Excellent dessert apple for the connoisseur. The darkish brown russet skin has a distinctly bumpy rough texture, unlike any other russet we know. The stem area is sometimes lipped like Pewaukee. We brought it to the Franklin County CiderDays apple tasting in November 2013 and it won, beating out some really great apples.
First brought to the attention of the Maine Pomological Society by DJ Briggs in 1885. ZA Gilbert, longtime president of the society, struggled to identify the apple. His best guess was Windham Russet. He wrote, “I have spent much time in search of a pointer to the identification of this variety. So choice a russet is worthy of attention.” We agree. Said to be from Massachusetts although there is no Windham down there. Maybe it’s the Windham in Connecticut, New Hampshire, Vermont or Maine. This apple is making a big comeback.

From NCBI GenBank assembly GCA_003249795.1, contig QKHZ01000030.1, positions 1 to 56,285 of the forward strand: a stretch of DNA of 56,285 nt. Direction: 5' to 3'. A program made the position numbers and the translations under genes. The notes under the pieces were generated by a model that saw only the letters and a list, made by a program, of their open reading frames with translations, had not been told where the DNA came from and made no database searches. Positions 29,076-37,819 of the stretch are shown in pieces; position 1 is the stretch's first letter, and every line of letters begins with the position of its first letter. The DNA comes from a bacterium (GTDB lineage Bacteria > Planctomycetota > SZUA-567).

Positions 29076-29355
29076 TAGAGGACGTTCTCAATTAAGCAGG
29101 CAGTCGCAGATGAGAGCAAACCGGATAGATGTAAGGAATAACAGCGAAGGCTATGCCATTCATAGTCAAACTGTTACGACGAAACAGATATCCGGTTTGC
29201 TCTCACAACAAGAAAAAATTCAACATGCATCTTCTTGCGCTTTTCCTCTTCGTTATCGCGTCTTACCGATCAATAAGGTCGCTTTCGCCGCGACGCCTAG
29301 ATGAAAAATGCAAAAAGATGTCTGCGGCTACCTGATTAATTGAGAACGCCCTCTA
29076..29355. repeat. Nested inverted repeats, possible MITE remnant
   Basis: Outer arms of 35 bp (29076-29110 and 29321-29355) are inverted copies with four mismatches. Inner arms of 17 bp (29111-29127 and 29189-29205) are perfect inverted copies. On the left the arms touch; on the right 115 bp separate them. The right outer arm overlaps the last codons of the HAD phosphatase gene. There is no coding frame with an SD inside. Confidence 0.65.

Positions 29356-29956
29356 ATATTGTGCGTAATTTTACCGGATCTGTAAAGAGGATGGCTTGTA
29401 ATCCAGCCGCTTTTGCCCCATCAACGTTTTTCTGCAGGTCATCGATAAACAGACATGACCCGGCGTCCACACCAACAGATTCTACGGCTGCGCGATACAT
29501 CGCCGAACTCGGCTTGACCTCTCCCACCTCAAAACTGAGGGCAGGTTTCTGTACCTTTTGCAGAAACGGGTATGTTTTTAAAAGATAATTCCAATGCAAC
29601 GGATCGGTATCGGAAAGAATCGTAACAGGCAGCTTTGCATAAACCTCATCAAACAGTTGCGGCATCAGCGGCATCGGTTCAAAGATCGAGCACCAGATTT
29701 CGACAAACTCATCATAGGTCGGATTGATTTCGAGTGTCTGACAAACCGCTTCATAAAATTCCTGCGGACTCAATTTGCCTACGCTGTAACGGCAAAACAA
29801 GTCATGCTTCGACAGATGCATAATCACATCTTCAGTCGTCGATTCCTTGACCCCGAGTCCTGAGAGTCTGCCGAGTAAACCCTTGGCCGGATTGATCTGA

Blooms midseason. Z4. Maine Grown. (Standard: 3–6' bare-root trees)
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